In June, we were excited to host visiting researchers, Marques Hanalei Marzan (Hawaiʻi) and Tokainiua Devatine (Tahiti) for a Vā Kōrero.
Marques Hanalei Marzan, The Wayne Pitluck & Judith Pyle Curator for Cultural Resilience, Bishop Museum
Marques Hanalei Marzan is a Hawaiian and Oceanic fibre culture bearer and contemporary visual artist born and raised in Kāneʻohe, Hawaiʻi. He has degrees from the University of Hawaiʻi Mānoa in fibre art and the George Washington University in Museum Studies. As the Cultural Advisor at the Bishop Museum in Honolulu, Marques promotes the integration of indigenous mindsets and practices within the Museum field. He assists cultural practitioners and the community with engaging ancestors and their creative expressions at the Museum and recognizes the need to legitimize indigenous voices. Marques shares his understanding and passion for the fibre arts through public engagements and continues to encourage and excite new conversations and viewpoints. Marques bridges the innovations of the past with those of the present, creating dialogues within his work and community engagement that speak to the vibrancy and dynamism of culture.
Tokainiua Devatine, Professor at the Centre des Métiers d’Art de la Polynésie française, Tahiti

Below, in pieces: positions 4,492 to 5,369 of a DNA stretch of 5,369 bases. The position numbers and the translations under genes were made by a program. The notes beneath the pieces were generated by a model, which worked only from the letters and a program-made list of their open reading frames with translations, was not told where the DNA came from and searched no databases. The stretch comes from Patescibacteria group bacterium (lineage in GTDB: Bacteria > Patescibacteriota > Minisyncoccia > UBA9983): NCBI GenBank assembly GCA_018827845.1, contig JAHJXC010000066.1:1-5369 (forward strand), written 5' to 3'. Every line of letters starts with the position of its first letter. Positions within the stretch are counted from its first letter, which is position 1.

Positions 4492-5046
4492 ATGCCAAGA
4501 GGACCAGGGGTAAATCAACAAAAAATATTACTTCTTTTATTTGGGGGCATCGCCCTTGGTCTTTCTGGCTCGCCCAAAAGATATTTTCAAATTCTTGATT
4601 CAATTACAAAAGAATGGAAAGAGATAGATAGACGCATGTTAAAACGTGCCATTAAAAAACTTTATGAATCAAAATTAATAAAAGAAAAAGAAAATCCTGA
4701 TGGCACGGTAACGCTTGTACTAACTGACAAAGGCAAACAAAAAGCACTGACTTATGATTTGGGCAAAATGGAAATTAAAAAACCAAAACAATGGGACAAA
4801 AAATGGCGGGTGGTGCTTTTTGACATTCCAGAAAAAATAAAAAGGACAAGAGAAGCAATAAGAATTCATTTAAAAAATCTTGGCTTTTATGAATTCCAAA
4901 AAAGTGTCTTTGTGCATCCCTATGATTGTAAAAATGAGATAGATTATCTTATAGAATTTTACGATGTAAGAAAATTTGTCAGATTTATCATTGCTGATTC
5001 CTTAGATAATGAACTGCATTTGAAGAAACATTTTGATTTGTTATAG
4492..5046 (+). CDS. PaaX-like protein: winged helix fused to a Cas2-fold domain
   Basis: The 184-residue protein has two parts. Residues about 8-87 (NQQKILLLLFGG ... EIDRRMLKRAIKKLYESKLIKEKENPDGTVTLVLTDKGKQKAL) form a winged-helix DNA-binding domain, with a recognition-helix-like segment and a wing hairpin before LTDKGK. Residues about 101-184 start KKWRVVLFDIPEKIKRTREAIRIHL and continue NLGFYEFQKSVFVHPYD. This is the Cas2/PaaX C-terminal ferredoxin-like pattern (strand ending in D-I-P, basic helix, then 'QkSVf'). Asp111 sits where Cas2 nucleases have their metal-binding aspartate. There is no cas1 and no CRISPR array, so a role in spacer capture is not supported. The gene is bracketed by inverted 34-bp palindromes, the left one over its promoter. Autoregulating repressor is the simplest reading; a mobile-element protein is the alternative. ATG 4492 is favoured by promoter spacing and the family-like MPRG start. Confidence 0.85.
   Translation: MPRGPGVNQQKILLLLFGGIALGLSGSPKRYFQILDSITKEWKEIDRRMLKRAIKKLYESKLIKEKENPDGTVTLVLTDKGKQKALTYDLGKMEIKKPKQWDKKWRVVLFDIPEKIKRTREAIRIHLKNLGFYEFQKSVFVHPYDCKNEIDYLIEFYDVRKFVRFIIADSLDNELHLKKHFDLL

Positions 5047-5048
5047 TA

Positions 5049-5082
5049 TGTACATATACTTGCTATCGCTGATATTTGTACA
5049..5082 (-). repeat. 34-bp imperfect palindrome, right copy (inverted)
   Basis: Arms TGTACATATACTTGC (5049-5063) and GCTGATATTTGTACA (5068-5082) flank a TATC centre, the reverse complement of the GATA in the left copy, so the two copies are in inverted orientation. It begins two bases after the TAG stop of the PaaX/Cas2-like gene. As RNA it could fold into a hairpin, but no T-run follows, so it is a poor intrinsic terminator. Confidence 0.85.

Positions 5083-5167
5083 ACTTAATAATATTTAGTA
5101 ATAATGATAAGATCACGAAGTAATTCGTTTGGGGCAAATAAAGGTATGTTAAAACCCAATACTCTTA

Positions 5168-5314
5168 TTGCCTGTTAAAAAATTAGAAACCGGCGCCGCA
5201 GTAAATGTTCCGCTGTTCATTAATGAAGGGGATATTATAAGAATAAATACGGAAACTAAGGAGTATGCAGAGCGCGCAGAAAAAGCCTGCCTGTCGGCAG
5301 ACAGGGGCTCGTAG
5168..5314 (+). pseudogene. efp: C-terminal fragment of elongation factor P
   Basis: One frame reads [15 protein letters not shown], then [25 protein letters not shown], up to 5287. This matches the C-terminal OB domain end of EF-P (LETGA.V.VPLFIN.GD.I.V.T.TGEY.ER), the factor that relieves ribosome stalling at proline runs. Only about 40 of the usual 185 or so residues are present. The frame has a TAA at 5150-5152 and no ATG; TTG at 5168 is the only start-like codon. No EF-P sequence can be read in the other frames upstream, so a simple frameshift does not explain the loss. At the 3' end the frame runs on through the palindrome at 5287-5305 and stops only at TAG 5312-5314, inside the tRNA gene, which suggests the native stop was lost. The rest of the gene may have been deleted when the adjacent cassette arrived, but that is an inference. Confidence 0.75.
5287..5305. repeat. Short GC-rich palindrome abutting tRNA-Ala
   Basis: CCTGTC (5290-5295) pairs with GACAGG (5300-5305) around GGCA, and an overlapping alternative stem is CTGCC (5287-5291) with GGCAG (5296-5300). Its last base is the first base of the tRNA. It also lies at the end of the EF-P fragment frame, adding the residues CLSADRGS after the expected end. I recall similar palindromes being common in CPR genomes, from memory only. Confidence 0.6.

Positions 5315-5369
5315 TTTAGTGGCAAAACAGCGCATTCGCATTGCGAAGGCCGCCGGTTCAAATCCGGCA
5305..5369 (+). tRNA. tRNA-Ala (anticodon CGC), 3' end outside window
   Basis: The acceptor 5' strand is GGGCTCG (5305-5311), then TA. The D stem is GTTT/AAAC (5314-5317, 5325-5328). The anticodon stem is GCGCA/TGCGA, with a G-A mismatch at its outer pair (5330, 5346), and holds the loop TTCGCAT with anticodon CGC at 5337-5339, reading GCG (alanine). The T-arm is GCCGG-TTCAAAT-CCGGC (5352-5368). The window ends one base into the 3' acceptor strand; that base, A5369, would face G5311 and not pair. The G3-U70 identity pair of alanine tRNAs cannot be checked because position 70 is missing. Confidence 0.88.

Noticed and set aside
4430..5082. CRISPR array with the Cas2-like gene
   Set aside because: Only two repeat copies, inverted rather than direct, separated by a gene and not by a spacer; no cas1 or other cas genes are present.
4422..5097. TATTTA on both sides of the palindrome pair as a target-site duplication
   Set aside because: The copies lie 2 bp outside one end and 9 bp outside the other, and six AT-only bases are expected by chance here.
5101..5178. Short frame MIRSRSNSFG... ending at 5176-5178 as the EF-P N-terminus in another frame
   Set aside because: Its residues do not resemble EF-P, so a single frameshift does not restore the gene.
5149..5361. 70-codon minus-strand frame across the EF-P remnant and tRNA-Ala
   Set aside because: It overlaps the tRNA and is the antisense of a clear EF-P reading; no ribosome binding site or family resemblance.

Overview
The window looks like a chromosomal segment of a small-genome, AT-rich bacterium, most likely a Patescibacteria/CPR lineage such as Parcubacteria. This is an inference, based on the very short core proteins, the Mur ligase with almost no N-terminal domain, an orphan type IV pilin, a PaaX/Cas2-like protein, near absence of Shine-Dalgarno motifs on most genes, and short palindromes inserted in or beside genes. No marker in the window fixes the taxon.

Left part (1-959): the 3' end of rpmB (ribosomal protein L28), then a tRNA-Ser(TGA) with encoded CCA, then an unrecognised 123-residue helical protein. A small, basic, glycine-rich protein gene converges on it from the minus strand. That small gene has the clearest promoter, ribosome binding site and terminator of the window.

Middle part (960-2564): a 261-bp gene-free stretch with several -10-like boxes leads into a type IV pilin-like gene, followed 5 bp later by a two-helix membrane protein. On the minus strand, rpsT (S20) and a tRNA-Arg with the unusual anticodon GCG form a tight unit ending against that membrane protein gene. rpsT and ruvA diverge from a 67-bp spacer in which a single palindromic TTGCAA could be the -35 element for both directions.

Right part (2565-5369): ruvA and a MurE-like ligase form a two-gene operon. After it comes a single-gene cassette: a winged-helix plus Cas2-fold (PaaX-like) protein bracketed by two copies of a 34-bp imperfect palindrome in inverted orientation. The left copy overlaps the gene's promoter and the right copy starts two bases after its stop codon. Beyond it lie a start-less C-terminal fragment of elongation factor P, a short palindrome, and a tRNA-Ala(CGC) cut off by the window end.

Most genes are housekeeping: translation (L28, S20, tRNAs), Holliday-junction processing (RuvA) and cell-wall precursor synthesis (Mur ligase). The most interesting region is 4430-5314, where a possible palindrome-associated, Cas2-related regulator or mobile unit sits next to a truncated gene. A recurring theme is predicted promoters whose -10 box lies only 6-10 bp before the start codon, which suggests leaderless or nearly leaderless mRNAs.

Professor Tokainiua Devatine is a visual artist with degrees in anthropology and history from the Université Paris X - Nanterre. Tokainiua has Tahitian ancestry with ancestral ties to Rotuma and several European countries. His teaching is based on the sharing of knowledge on Oceanian heritage, tangible and intangible, cultural and natural, with young people in order to enlighten their present times and make them realize the wider world so as to build a response to challenges that globalization reveals. His academic engagement is focused on Oceanian consciousness and the expressions of local culture initiatives. This allows him to contribute to the elaboration of a more balanced discourse on the Tahitian world understanding, past and present. His previous and current research has led him to explore concepts in Tahitian dance, literature, traditional festivals and visual art. Tokainiua is an Associate Investigator to the Vā Moana Research Cluster Marsden Funded research on Artefacts of Relations.
Vā Kōrero operates as a quarterly platform to support the research and practice of cluster members and our extended network. Affiliates, candidates, and wider whānau are invited to share in ceremony, food, and presentations of research; to engage with and seek support/mentorship from knowledge holders, senior academics, and artists alike.